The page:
Mike Rowbottom: I'm full of hopes and fears - could that be an omen?

Click to follow

I was making a curry the other day and bits of burnt onion kept coming to the top. I thought: just like serial killers, asking to be caught. But that is not what I want to talk about today.

I was making a curry the other day and bits of burnt onion kept coming to the top. I thought: just like serial killers, asking to be caught. But that is not what I want to talk about today.

Today is going to be difficult, and tomorrow more so, because tomorrow could be the day when Trevor Brooking, bless his little claret and sky blue socks, ends up feeling very sad. And I would really hate to see that.

West Ham's former favourite is due another afternoon of head clutching and arm waving on the touchline tomorrow as he watches his temporary charges attempt to earn their third consecutive victory under his supervision.

If they can win at Birmingham, and Bolton fail to beat Middlesbrough at home, then it means...

No. I don't want to say the words.

By the same token, if West Ham only draw at Birmingham, but Bolton lose, then... no, don't think it.

If, though, West Ham lose at St Andrew's – not certain, but distinctly possible – then they are doomed to spend season 2003-04 at least in the Nationwide First Division.

Unless of course Bolton collapse dramatically to something like an 8-0 defeat. A 9-1 defeat would do. Or 10-2, I'd take that.

Alternatively, if Bolton win, the boys from Upton Park could still hang on to their Premiership status with something like an 8-0 win. Remember Sunderland in 1968, boys? Who's going to be Geoff Hurst and score six? Jermaine? Paolo?

Okay. The likelihood of that happening at a ground where West Ham have not won since 1975, when Brooking himself opened the scoring in a 5-1 victory, is a tad nil.

Soon, I fear, West Ham followers could be playing the "if only" game. If only they'd picked up form earlier. If only they'd managed to equalise at Bolton. If only the Premiership was judged on matches drawn – West Ham would be in fourth place!

Brooking, meanwhile, has been doing his best to put a spin on the unhelpful results which accompanied his team's victory against Chelsea last weekend, when Bolton earned what could be a crucial point at Southampton, Fulham beat Everton to confirm their safety and then Leeds took themselves out of relegation danger with their bravura performance at Arsenal.

"Other results have been very unkind to us this week,'' he said. "So perhaps that will change.''

Yes. Perhaps West Ham are due a turn of luck. Perhaps it is written thus.

Mind games have begun in earnest this week as sides across the country have prepared for their weekend of destiny.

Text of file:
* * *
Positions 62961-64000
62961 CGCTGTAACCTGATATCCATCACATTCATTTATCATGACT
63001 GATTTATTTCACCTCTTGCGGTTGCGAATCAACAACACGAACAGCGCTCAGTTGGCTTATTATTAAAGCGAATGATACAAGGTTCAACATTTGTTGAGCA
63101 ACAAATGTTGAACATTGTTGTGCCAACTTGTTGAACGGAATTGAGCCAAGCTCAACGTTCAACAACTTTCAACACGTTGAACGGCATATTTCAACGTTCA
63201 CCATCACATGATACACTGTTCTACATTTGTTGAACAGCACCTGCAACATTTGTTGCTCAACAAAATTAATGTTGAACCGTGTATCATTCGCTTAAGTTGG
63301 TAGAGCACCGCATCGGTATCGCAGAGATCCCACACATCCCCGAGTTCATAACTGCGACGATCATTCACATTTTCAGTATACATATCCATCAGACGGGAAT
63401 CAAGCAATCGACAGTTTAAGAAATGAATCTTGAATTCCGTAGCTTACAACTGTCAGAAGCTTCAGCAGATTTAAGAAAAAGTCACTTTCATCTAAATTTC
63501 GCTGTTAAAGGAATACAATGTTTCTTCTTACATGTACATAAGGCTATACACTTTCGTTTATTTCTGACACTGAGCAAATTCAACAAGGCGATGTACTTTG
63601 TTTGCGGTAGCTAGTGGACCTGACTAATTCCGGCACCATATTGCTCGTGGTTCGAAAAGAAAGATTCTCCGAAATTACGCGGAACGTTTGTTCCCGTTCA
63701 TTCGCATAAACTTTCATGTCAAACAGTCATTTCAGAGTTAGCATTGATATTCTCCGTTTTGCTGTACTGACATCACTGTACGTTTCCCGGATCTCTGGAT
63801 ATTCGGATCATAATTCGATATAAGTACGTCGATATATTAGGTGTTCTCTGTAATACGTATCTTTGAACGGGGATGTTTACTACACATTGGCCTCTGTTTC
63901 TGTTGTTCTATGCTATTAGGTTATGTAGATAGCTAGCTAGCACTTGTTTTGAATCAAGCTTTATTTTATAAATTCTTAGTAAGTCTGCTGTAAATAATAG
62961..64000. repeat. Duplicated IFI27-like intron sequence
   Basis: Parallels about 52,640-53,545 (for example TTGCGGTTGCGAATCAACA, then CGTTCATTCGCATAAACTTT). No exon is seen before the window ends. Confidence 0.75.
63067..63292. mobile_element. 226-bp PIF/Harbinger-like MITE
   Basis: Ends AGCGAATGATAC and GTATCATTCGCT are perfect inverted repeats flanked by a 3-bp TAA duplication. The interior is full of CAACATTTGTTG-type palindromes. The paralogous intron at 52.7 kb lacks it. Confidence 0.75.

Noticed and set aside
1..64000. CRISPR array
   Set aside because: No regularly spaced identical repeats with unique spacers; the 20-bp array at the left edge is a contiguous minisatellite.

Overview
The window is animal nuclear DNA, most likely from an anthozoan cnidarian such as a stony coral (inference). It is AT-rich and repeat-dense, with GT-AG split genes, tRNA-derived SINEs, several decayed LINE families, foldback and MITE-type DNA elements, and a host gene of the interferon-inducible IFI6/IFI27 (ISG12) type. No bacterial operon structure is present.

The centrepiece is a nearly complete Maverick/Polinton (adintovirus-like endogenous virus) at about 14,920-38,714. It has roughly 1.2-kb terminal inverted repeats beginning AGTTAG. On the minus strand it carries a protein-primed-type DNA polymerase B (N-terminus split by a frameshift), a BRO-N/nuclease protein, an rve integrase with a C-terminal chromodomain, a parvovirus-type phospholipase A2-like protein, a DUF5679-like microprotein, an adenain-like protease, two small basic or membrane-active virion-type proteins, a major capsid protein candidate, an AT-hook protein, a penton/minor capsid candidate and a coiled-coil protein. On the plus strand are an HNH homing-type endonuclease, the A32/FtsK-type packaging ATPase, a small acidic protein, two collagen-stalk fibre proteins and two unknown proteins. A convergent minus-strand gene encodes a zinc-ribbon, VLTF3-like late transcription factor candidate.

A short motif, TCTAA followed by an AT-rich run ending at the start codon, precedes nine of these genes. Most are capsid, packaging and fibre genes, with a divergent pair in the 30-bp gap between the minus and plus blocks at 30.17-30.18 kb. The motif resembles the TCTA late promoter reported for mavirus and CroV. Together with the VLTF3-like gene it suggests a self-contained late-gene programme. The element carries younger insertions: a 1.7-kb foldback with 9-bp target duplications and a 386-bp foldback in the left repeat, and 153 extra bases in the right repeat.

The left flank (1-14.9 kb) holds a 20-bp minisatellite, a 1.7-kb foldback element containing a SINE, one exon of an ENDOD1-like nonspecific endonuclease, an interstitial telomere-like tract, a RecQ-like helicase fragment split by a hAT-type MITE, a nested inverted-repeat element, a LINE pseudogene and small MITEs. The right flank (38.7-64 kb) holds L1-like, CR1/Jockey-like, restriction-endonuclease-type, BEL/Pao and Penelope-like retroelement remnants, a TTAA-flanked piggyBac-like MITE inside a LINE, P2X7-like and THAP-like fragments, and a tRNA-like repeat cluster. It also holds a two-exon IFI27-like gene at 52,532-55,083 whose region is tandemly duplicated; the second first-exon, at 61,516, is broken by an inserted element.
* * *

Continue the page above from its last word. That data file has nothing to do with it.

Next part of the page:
John Madejski, Reading's chairman, has been putting himself about in the media stressing just how much of an underdog his team is compared to the three other contenders in the First Division play-offs that get under way today – Sheffield United, Nottingham Forest and his side's initial opponents, Wolverhampton Wanderers.

Despite the fact that Reading have finished above two of these famous names this season, Madejski attempted to take some of the pressure off his players by making a point that had historic merit at least.

He also found time to try to put the skids under the man he refers to as his "old mate'', Wolves' 79-year-old chairman, Jack Hayward, who has invested millions in trying to regain top-flight status. "Poor old Jack,'' Madejski told The Independent. "He has tried so hard over the years.''

As for poor old Jack, he has been attempting his own version of mind games with an approach that has been, how shall we say, less subtle.

"I'm confident we can stick six goals past Reading,'' he declared. In psychological terms, it's forcing the patient into a cold shower and shouting: "Get a bloody grip, man! Pull yourself together!''

Who knows? It might work.

What may turn out to be more effective, however, is the pressure Bolton's manager, Sam Allardyce, brought to bear this week on his "old mate'', the Birmingham City manager, Steve Bruce.

Birmingham's players were apparently ordered by Bruce to steer clear of booze at Thursday night's Player of the Year awards dinner in order to be in tip-top form for the visit of... who was it again? Oh yes, West Ham.

Ideally, I would like to keep my mind off tomorrow's match for as long as possible. But it is like deliberately not thinking about a pink elephant.

I saw two magpies down by the river this week. First one, then another. Could that be an omen?

How about this then? It was on this very weekend 13 years ago that Brooking's diving – OK, falling – header against Arsenal won West Ham the FA Cup. Could that be an omen?

Yesterday I caught a can falling out of a cupboard. Could that be an omen?

Oh for God's sake, let's get it over with...